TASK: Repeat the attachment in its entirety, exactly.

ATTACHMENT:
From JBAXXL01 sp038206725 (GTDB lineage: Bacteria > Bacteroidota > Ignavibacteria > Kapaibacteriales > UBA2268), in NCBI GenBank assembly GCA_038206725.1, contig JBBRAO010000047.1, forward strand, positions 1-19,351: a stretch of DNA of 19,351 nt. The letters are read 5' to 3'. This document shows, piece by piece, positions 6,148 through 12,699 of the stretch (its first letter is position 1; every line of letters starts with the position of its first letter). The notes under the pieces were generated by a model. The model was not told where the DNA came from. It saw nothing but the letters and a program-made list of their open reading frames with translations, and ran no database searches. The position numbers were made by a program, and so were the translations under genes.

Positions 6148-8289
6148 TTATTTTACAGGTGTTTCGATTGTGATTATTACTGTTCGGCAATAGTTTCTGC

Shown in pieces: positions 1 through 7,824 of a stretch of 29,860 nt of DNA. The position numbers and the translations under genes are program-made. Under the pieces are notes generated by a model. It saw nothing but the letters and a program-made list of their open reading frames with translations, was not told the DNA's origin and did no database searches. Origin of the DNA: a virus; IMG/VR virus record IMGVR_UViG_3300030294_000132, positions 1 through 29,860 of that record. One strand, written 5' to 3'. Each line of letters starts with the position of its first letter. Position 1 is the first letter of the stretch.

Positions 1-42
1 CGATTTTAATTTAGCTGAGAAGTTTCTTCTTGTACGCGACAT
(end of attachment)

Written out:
From JBAXXL01 sp038206725 (GTDB lineage: Bacteria > Bacteroidota > Ignavibacteria > Kapaibacteriales > UBA2268), in NCBI GenBank assembly GCA_038206725.1, contig JBBRAO010000047.1, forward strand, positions 1-19,351: a stretch of DNA of 19,351 nt. The letters are read 5' to 3'. This document shows, piece by piece, positions 6,148 through 12,699 of the stretch (its first letter is position 1; every line of letters starts with the position of its first letter). The notes under the pieces were generated by a model. The model was not told where the DNA came from. It saw nothing but the letters and a program-made list of their open reading frames with translations, and ran no database searches. The position numbers were made by a program, and so were the translations under genes.

Positions 6148-8289
6148 TTATTTTACAGGTGTTTCGATTGTGATTATTACTGTTCGGCAATAGTTTCTGC

Shown in pieces: positions 1 through 7,824 of a stretch of 29,860 nt of DNA. The position numbers and the translations under genes are program-made. Under the pieces are notes generated by a model. It saw nothing but the letters and a program-made list of their open reading frames with translations, was not told the DNA's origin and did no database searches. Origin of the DNA: a virus; IMG/VR virus record IMGVR_UViG_3300030294_000132, positions 1 through 29,860 of that record. One strand, written 5' to 3'. Each line of letters starts with the position of its first letter. Position 1 is the first letter of the stretch.

Positions 1-42
1 CGATTTTAATTTAGCTGAGAAGTTTCTTCTTGTACGCGACAT